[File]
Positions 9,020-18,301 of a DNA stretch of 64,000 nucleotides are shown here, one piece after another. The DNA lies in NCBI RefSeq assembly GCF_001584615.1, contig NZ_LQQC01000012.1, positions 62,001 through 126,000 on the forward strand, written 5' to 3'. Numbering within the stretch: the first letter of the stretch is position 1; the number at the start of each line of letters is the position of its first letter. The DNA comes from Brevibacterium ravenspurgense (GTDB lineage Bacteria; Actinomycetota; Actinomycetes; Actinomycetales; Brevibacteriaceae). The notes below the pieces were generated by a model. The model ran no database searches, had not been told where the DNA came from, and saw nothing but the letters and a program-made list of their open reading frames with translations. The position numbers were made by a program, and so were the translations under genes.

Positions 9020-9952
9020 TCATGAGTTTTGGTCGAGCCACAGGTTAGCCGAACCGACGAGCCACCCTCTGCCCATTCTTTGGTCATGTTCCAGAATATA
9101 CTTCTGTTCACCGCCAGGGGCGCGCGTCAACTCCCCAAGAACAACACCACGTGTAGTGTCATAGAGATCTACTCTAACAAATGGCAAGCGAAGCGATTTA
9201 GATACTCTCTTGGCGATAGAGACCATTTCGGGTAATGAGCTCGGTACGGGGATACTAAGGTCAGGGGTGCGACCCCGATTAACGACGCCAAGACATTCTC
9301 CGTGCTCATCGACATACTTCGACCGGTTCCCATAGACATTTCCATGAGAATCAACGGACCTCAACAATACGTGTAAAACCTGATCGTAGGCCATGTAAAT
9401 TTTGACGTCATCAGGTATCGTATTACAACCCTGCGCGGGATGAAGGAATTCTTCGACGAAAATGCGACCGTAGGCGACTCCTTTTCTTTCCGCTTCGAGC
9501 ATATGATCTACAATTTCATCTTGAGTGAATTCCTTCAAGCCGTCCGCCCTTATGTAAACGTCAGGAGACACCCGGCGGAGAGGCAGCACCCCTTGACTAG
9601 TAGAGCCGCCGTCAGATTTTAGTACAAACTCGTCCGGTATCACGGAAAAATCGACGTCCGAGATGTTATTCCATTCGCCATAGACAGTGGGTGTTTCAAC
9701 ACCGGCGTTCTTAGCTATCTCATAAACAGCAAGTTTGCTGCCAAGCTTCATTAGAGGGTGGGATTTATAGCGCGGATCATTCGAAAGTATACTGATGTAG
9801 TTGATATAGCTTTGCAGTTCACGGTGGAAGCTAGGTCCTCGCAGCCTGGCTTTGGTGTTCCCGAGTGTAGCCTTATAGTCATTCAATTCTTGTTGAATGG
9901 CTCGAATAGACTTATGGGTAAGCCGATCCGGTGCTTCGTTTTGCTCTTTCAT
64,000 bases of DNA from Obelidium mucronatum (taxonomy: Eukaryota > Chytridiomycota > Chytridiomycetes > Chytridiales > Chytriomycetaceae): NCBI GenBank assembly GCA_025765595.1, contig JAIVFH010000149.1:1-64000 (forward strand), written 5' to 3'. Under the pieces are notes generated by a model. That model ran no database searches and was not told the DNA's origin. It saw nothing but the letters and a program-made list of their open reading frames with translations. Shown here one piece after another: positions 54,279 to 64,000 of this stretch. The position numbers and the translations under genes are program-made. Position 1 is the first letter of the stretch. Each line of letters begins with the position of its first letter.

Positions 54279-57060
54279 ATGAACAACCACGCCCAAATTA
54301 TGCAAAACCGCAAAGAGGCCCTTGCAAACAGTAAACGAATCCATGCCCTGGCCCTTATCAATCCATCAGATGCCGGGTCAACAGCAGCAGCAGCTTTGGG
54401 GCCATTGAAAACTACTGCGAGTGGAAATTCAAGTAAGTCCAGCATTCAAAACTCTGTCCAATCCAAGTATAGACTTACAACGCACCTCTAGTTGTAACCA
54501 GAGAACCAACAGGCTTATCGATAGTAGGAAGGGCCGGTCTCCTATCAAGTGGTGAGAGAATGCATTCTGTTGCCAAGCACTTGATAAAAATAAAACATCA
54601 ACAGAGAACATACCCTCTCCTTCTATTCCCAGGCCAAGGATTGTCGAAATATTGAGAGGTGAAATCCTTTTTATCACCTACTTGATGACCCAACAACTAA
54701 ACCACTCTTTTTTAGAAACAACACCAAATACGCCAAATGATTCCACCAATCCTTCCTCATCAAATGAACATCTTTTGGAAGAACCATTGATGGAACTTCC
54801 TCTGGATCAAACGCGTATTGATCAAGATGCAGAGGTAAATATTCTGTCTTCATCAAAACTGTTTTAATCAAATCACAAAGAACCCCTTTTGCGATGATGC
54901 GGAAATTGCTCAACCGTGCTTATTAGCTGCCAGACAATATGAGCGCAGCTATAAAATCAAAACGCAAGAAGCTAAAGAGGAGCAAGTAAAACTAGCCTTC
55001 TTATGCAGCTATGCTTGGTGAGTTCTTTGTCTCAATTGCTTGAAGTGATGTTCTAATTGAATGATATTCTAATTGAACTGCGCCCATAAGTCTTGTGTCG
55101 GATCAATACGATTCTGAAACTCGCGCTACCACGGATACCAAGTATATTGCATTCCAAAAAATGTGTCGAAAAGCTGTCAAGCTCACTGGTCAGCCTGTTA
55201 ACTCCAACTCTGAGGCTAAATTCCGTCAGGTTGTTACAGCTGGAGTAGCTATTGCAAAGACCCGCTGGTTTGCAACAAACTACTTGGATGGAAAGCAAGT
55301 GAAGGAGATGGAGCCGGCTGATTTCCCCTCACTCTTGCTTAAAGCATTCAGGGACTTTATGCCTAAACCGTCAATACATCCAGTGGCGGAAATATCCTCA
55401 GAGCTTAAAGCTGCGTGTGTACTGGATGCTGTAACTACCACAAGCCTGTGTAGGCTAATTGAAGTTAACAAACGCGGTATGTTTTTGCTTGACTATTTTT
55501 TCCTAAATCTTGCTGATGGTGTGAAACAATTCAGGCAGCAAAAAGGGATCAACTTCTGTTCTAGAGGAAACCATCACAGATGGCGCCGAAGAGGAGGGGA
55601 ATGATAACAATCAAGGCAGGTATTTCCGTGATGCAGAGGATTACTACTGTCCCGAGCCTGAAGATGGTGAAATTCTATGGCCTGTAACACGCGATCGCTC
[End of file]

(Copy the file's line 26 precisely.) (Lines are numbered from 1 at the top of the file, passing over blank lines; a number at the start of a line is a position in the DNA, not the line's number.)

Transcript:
55301 GAAGGAGATGGAGCCGGCTGATTTCCCCTCACTCTTGCTTAAAGCATTCAGGGACTTTATGCCTAAACCGTCAATACATCCAGTGGCGGAAATATCCTCA